CDC wants to give people a break from wearing masks as pandemic improves, director says
Dr. Rochelle Walensky said the CDC is focusing more on Covid hospitalizations as the guide to whether public health measures should be lifted.
Dr. Rochelle Walensky, director of Centers for Disease Control and Prevention testifies during a Senate Health, Education, Labor, and Pensions Committee hearing to examine the federal response to the coronavirus disease (COVID-19) and new emerging variants at Capitol Hill in Washington, D.C., U.S. January 11, 2022.
Shawn Thew | Reuters
The Centers for Disease Control and Prevention is reviewing its mask guidance, shifting its focus to Covid hospitalizations as a key measure of the severity of the outbreak and future guide for determining whether health safety protocols need to be tightened, according to the agency's director, Dr. Rochelle Walensky.
"We must consider hospital capacity as an additional important barometer," Walensky told the public during a White House Covid update Wednesday. "We want to give people a break from things like mask-wearing when these metrics are better, and then have the ability to reach for them again should things worsen," she said.
The CDC currently recommends that people wear masks in indoor public places regardless of their vaccination status if they live in an area with high viral transmission. Nearly every county in the U.S. has high transmission right now, according to CDC data. People are required by federal law to wear masks on planes, buses, trains and other forms of public transportation.
However, states have started easing public health measures as new infections from the omicron variant rapidly decline from their peak levels in January. New York and California have dropped mask mandates for businesses, while New Jersey is getting rid of its mask requirement for schools in March.
Jeff Zients, White House Covid response coordinator, said the Biden administration is closely coordinating with state governors, public health experts and business leaders as the federal government plans for what the U.S. Covid reaction will look like as the wave of infection from the omicron variant subsides.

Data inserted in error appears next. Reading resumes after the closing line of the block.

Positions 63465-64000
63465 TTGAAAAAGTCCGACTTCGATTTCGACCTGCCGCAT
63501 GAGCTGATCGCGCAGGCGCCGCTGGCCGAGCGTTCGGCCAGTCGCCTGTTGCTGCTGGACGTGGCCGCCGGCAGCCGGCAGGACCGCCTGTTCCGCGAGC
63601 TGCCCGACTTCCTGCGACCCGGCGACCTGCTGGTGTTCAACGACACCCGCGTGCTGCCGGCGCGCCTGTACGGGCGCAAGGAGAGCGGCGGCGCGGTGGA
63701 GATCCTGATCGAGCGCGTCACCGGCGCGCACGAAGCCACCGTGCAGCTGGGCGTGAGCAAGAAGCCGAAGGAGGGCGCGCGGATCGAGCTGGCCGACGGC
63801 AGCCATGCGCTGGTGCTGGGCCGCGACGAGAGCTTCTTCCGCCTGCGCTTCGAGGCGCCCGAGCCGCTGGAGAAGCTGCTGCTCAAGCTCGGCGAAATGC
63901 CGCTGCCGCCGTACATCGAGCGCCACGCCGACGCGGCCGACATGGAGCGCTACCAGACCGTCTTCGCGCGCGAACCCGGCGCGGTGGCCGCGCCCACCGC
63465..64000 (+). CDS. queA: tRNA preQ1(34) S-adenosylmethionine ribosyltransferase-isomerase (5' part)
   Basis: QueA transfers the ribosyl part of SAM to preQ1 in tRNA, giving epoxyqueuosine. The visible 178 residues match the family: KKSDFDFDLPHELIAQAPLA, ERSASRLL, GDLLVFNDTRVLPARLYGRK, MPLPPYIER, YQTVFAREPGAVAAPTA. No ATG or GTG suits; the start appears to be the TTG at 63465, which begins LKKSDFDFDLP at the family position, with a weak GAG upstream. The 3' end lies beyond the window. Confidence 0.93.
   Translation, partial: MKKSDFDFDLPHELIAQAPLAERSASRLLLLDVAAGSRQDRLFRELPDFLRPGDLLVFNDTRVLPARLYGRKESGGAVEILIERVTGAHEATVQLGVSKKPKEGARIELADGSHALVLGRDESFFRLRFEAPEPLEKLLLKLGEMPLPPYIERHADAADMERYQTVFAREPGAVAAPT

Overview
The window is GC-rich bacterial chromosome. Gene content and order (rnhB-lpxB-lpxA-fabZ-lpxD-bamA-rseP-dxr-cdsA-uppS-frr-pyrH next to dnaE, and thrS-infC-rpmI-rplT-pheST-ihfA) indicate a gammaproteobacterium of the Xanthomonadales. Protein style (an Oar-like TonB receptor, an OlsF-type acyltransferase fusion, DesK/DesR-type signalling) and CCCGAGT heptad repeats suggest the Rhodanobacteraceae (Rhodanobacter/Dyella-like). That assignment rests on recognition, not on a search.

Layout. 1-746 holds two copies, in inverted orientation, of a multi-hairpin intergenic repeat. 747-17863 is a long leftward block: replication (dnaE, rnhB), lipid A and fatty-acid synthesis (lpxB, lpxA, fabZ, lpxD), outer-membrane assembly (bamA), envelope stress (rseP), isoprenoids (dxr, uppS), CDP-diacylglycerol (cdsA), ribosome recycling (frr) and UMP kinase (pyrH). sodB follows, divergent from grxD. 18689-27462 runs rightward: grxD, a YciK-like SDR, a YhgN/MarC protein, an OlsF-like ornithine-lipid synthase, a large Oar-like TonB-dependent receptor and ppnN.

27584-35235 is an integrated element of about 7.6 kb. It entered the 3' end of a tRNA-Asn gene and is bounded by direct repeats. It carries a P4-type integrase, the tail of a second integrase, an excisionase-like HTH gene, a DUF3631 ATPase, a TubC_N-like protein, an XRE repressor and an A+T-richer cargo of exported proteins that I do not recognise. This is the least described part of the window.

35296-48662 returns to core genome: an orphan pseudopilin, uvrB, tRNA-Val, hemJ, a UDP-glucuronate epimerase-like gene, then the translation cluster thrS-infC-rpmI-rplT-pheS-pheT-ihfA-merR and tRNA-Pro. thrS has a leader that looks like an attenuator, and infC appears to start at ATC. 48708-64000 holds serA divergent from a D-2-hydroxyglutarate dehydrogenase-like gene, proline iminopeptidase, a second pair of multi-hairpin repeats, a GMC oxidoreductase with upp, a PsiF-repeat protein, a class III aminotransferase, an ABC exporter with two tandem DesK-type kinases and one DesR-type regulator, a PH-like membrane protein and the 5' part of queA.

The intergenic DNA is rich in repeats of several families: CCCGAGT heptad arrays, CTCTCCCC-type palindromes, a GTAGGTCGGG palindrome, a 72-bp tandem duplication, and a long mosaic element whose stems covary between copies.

"We're moving toward a time when Covid isn't a crisis, but it's something we can protect against and treat," Zients said during Wednesday's briefing. "The president and our Covid team are actively planning for the future."
The U.S. on Tuesday reported an average of about 136,000 new Covid cases per day over the last week, down 83% from the record high average of more than 800,000 cases per day set on Jan. 15, according to a CNBC analysis of data from Johns Hopkins University. New infections are declining in nearly every state and D.C., according to the data.
About 85,000 patients are in U.S. hospitals with Covid, according to a seven-day average of data from the Department of Health and Human Services as of Tuesday. That's also down from a peak of nearly 160,000 on Jan. 20.
"As we have fewer cases, people will become more comfortable with taking off their mask, but we will certainly want people to have the flexibility to wear one if they so choose," Walensky said. The CDC director noted that people, regardless of transmission levels in their community, should wear a mask for 10 days if they have been diagnosed with Covid.
Omicron spreads faster than past variants, but it generally doesn't make people as sick as the delta or alpha strains. As infections soared to unprecedented levels in the U.S., hospitalizations and deaths did not increase at the same rate. However, hospitals have still faced tremendous pressure during the omicron wave because the variant can cause severe disease in the unvaccinated, the elderly and people with compromised immune systems.
White House chief medical advisor Dr. Anthony Fauci told the Financial Times last week that the U.S. is heading out of the "full-blown pandemic phase of Covid-19."